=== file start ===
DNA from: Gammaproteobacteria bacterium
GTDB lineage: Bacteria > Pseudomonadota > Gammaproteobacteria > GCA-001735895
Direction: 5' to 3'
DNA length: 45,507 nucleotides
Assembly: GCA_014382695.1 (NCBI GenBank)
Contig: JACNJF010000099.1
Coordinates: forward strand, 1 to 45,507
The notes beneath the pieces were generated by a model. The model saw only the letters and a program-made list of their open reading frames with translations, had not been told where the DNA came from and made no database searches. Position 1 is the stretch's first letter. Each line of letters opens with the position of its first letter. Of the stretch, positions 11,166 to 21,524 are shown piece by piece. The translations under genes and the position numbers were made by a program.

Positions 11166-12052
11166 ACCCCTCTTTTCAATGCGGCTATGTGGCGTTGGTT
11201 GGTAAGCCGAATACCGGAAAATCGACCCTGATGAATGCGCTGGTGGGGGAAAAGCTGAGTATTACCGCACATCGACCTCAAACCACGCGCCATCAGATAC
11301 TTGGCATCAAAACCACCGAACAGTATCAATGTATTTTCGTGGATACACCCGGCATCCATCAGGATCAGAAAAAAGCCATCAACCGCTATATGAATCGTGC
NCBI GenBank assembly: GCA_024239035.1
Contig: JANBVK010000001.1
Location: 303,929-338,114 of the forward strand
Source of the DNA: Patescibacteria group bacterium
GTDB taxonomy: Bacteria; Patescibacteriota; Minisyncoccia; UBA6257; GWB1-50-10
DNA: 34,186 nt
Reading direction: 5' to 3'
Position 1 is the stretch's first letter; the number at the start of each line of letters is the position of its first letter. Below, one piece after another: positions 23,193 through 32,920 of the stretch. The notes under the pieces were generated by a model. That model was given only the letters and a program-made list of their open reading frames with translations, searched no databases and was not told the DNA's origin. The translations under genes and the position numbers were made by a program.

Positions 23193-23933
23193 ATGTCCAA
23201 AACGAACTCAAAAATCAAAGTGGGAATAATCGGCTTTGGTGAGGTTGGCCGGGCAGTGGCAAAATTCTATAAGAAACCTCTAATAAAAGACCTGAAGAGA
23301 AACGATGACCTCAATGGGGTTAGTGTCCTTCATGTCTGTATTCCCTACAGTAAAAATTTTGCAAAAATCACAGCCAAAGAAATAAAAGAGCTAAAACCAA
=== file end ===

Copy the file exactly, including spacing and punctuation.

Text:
DNA from: Gammaproteobacteria bacterium
GTDB lineage: Bacteria > Pseudomonadota > Gammaproteobacteria > GCA-001735895
Direction: 5' to 3'
DNA length: 45,507 nucleotides
Assembly: GCA_014382695.1 (NCBI GenBank)
Contig: JACNJF010000099.1
Coordinates: forward strand, 1 to 45,507
The notes beneath the pieces were generated by a model. The model saw only the letters and a program-made list of their open reading frames with translations, had not been told where the DNA came from and made no database searches. Position 1 is the stretch's first letter. Each line of letters opens with the position of its first letter. Of the stretch, positions 11,166 to 21,524 are shown piece by piece. The translations under genes and the position numbers were made by a program.

Positions 11166-12052
11166 ACCCCTCTTTTCAATGCGGCTATGTGGCGTTGGTT
11201 GGTAAGCCGAATACCGGAAAATCGACCCTGATGAATGCGCTGGTGGGGGAAAAGCTGAGTATTACCGCACATCGACCTCAAACCACGCGCCATCAGATAC
11301 TTGGCATCAAAACCACCGAACAGTATCAATGTATTTTCGTGGATACACCCGGCATCCATCAGGATCAGAAAAAAGCCATCAACCGCTATATGAATCGTGC
NCBI GenBank assembly: GCA_024239035.1
Contig: JANBVK010000001.1
Location: 303,929-338,114 of the forward strand
Source of the DNA: Patescibacteria group bacterium
GTDB taxonomy: Bacteria; Patescibacteriota; Minisyncoccia; UBA6257; GWB1-50-10
DNA: 34,186 nt
Reading direction: 5' to 3'
Position 1 is the stretch's first letter; the number at the start of each line of letters is the position of its first letter. Below, one piece after another: positions 23,193 through 32,920 of the stretch. The notes under the pieces were generated by a model. That model was given only the letters and a program-made list of their open reading frames with translations, searched no databases and was not told the DNA's origin. The translations under genes and the position numbers were made by a program.

Positions 23193-23933
23193 ATGTCCAA
23201 AACGAACTCAAAAATCAAAGTGGGAATAATCGGCTTTGGTGAGGTTGGCCGGGCAGTGGCAAAATTCTATAAGAAACCTCTAATAAAAGACCTGAAGAGA
23301 AACGATGACCTCAATGGGGTTAGTGTCCTTCATGTCTGTATTCCCTACAGTAAAAATTTTGCAAAAATCACAGCCAAAGAAATAAAAGAGCTAAAACCAA